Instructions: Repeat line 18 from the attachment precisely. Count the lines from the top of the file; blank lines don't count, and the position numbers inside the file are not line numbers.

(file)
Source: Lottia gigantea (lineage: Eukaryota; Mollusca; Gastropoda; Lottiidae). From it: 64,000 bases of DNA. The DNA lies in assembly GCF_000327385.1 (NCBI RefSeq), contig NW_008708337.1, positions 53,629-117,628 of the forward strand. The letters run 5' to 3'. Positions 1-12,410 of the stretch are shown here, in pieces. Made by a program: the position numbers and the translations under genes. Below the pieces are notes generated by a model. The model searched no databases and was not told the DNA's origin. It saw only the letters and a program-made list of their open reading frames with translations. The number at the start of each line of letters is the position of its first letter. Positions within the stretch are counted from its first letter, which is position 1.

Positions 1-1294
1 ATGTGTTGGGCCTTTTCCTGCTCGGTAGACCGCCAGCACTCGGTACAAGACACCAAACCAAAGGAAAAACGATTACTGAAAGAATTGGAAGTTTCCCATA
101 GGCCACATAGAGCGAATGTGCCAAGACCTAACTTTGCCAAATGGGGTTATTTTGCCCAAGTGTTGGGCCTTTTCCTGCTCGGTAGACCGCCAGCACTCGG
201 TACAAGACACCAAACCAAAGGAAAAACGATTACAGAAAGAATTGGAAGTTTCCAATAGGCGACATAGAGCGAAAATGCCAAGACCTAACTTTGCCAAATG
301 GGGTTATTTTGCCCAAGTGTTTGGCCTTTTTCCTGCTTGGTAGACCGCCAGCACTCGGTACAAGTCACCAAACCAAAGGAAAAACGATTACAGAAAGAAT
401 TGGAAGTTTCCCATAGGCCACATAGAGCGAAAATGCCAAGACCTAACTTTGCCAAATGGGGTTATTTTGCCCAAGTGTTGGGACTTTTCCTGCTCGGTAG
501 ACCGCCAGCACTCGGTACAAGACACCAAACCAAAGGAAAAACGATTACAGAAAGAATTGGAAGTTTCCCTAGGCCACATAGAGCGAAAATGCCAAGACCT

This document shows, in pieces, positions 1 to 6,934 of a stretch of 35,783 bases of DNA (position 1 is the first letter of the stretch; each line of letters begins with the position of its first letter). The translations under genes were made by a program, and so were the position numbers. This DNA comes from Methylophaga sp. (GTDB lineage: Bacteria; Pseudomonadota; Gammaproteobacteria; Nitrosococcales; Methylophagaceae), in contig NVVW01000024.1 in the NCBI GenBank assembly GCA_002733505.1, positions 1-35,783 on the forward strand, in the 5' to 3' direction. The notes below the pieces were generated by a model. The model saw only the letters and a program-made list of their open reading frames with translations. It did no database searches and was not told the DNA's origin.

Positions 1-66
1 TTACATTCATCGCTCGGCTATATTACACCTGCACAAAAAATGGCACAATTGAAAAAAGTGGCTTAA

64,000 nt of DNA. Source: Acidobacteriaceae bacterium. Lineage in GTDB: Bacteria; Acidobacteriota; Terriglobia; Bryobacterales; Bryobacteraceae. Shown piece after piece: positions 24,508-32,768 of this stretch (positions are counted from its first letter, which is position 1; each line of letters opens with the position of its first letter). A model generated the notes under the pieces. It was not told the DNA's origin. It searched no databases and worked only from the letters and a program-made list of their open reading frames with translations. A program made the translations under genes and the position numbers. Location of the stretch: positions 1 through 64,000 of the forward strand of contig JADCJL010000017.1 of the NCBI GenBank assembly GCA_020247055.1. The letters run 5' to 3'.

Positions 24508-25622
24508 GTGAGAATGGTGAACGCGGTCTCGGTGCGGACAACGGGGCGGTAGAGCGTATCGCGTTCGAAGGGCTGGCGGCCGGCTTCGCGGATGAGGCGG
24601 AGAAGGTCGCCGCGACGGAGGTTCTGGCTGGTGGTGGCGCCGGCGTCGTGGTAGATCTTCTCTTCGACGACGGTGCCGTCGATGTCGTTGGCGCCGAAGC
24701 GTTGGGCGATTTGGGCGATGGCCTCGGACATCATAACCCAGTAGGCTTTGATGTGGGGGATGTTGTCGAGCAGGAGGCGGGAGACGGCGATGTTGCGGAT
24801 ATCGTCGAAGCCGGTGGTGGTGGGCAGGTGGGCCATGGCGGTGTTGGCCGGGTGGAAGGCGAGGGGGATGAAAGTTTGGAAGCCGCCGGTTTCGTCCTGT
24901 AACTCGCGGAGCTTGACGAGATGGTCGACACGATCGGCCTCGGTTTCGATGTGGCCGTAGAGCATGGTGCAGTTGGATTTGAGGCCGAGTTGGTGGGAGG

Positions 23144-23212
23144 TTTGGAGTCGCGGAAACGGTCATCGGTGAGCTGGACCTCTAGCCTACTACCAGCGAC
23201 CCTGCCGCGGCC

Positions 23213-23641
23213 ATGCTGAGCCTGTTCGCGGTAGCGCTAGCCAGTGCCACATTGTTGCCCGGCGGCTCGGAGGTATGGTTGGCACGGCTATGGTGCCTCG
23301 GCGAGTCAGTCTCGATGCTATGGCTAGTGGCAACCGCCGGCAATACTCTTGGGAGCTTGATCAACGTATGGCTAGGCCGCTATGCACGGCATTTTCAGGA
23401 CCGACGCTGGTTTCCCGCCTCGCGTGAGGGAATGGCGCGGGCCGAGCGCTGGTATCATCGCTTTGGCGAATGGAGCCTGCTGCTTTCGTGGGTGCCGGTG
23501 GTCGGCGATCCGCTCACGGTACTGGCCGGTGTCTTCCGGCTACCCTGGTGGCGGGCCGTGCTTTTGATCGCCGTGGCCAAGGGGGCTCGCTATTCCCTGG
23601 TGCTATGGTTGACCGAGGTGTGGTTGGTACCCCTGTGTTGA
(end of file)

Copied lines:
24901 AACTCGCGGAGCTTGACGAGATGGTCGACACGATCGGCCTCGGTTTCGATGTGGCCGTAGAGCATGGTGCAGTTGGATTTGAGGCCGAGTTGGTGGGAGG